Creating Next-Gen Video Game AI With Reinforcement Learning

Reinforcement learning stands to become the new gold standard in creating intelligent video game AI. The chief advantage of reinforcement learning(RL) over traditional game AI methods is that, rather than hand-crafting the AI’s logic using complicated behavior trees, with RL one simply rewards the behavior they wish the AI to manifest and the agent learns by itself to perform the necessary sequence of actions to achieve the desired behavior. In essence, this is how one might teach a dog to perform tricks using a food reward.

The RL approach to game AI can be used to train a variety of strategic behaviors, including path finding, NPC attack and defense, and almost every behavior a human is capable of exhibiting while playing a video game. State-of-the-art implementations include those used to defeat best in class human players at Chess, Go and multiplayer strategy video games. There are few limits on what strategic behaviors an RL algorithm can theoretically discover, however in practice, computational expense and environment complexity constrain the type of behaviors that one would want to implement using RL. It is therefore important to understand the basics of reinforcement learning as well as its suitability to the behavior you wish to train, before beginning.

Reinforcement learning is based on the ability of an agent make associations between things happening in their environment. However unlike other forms of learning like classical conditioning, RL takes this a step further and instead of just explaining how associations are made, reinforcement learning examines how one can modify a behavior according to the quality and strength of those associations in order to achieve some desired reward(or avoid punishment). In other words, it involves a strategic goal that is optimized over time.

What follows is a catalog of the elements that play a role in reinforcement learning algorithms, both as it unfolds in humans and for video game agents.

First, there must be an environment — that is the setting in which learning is unfolding. We can break this down a step further into what is called a “global environment state” which contains all the possible information that can be known about a particular setting and the agent’s personal environmental state, which is the subset of the global environment that the agent has access to. The environment of a poker game helps to illustrate this.

The global environment for a poker game includes all the cards, both the ones that are face up on the table for the players to see and the ones that are face down and hidden from the players. Every position of every card is contained within the global environment. Meanwhile, the agent’s environment is characterized by the cards that are revealed to them through their senses, that is the cards that have been turned up on the table and the cards that are in their hand. This is a smaller subset of the global environment state. Each of us only sees a small fraction of the global environmental state as represented by planet Earth and the universe beyond that. In the literature on reinforcement learning, such an environment belongs to what is called a Partially Observable Markov Decision Process. “Partially observable” because the agent has access to some but not all of the information contained within the global environment and “Markovian” because it satisfies the property of containing all the necessary information for the actor to succeed at learning a desired goal behavior. If I asked you to play poker against a space alien living on the planet Tao, without ever seeing your cards or knowing if you had won or lost, it would clearly be a hopeless task and utterly “unmarkovian”.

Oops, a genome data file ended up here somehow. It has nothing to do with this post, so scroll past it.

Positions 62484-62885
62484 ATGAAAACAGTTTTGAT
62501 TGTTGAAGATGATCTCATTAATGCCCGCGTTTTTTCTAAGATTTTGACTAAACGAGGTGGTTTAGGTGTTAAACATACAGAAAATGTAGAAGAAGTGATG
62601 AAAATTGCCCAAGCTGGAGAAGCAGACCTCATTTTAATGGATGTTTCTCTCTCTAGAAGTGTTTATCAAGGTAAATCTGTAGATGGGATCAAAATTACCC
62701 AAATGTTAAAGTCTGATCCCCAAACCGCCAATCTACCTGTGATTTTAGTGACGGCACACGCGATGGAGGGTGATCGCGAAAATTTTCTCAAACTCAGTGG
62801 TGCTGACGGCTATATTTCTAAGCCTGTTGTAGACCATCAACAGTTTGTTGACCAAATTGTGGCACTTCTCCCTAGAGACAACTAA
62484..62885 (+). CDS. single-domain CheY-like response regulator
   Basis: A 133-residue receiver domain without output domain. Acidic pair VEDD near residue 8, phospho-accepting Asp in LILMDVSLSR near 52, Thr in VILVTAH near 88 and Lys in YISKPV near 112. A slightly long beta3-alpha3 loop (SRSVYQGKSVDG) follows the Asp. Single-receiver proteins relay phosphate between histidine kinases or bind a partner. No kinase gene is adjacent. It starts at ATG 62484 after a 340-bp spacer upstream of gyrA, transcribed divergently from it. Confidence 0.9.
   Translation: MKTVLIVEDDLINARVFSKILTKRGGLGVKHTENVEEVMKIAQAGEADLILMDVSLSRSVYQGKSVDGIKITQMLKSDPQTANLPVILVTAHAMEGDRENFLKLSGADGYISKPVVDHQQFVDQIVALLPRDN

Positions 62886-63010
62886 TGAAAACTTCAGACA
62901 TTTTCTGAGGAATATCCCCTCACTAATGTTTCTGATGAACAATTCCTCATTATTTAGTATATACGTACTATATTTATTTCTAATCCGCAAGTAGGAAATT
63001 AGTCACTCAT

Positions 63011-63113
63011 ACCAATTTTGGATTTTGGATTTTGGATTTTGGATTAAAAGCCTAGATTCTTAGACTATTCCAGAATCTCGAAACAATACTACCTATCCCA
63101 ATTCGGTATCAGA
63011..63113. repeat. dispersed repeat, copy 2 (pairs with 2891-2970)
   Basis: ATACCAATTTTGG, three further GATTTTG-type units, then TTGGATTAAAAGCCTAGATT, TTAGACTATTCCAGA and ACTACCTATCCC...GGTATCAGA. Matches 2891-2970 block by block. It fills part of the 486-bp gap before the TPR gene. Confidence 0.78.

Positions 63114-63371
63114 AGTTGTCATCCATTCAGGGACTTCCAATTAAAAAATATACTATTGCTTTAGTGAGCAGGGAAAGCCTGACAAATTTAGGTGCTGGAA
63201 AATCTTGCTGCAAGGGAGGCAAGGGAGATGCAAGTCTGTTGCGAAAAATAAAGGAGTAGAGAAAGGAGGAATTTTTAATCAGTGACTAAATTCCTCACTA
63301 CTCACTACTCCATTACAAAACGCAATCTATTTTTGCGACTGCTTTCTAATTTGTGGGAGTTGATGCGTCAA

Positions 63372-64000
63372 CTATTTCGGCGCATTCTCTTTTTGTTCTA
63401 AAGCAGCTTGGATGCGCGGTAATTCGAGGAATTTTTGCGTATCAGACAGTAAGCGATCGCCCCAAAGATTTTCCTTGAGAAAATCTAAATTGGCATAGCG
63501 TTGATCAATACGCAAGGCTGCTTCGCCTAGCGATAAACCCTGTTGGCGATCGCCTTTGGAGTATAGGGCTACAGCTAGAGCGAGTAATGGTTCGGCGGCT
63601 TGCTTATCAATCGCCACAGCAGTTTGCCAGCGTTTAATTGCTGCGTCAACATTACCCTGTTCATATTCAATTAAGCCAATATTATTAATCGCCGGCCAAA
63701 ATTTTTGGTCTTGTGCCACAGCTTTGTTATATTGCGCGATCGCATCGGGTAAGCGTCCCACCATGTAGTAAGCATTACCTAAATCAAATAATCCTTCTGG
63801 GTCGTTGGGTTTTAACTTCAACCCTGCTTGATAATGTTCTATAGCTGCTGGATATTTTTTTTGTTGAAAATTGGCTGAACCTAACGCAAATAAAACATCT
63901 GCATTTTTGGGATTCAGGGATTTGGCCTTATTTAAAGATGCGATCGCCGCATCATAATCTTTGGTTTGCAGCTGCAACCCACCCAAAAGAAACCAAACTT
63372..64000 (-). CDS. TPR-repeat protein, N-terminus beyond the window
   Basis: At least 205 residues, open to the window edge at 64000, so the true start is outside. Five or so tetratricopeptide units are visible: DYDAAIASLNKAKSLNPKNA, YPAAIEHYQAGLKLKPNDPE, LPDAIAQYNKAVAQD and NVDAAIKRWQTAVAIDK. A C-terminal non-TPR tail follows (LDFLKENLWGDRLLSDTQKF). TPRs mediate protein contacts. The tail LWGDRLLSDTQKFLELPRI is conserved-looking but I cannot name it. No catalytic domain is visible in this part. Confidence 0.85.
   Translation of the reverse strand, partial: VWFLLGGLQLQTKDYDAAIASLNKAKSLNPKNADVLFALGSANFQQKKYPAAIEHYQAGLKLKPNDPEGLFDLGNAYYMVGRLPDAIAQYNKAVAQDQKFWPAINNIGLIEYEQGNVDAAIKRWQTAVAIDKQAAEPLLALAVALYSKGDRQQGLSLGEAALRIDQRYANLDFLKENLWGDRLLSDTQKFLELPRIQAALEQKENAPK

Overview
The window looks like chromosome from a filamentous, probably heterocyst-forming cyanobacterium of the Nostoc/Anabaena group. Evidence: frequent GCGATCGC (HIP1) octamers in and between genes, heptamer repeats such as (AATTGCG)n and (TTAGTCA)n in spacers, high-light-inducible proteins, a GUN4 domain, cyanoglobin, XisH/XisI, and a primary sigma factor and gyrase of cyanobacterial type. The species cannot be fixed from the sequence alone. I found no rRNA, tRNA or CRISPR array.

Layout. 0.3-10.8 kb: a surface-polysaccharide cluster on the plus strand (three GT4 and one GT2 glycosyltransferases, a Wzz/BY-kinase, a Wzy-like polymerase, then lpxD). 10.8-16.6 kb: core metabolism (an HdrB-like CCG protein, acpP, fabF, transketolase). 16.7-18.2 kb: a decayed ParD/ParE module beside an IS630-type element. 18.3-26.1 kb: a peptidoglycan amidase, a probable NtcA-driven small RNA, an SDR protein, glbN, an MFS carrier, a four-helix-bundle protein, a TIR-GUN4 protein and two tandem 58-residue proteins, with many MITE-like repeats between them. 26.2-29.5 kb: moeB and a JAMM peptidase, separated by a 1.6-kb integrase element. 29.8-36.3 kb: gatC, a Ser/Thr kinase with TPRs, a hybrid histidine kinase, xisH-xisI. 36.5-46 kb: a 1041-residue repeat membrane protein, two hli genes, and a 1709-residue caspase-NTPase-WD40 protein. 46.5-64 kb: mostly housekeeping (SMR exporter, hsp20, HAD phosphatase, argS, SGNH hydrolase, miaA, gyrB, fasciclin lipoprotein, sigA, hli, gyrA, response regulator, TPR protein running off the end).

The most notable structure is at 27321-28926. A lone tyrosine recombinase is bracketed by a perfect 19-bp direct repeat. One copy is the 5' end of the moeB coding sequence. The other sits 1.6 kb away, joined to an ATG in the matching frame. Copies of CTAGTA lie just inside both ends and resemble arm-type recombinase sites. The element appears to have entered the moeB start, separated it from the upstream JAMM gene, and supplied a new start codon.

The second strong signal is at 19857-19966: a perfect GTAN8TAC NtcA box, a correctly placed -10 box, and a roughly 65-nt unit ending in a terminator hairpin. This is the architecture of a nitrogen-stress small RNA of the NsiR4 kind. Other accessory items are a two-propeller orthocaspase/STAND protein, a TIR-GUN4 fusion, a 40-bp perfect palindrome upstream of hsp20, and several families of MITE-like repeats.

A further subset of the global environment often used in reinforcement learning, is what is called the Markov environment state which contains all the relevant information about the environment necessary to make an optimal decision about the future in regard to some particular goal. In essence, the Markov environmental state summarizes all the previous states of the environment such that no further information is needed to optimize decision making from that point onwards.

If you were trying to make a decision about how to avoid an oncoming baseball, but could not see that baseball or detect it in any way, the Markov environmental state would be incomplete. However, if you caught sight of the baseball out of the corner of your eye and could calculate its trajectory from that position, you wouldn’t need to know anything more about what happened before the ball was thrown in order to successfully dodge it. As such, it would fulfill the definition of a Markov state. In a game of checkers, if you were to enter midpoint in the game and glance at the board, you would not need to know anything about how the pieces got to their particular places at that time in order to formulate an optimal strategy going forward. Simply seeing the board in its present state would be enough. The Markov environment crops up frequently in more formal mathematical treatments of reinforcement learning, but since our focus here is on the intuition of the subject matter rather than the mathematics of it, we will not dwell on Markov environments.

The next actor in our reinforcement saga is the agent themselves. This is the “brain” that is capable of learning via reinforcement. In computers science, this would be the robot or synthetic character which contains the reinforcement learning algorithm. In biology, humans are examples of reinforcement learning agents. We must have some means for the agent to take actions in its environment to influence the rewards it receives. A brain inside a laboratory beaker would not be capable of doing much with reinforcement learning because it couldn’t effect its environment in any way. As such, there must be some way to parlay with the environment such that our agents actions influence the state of the environment.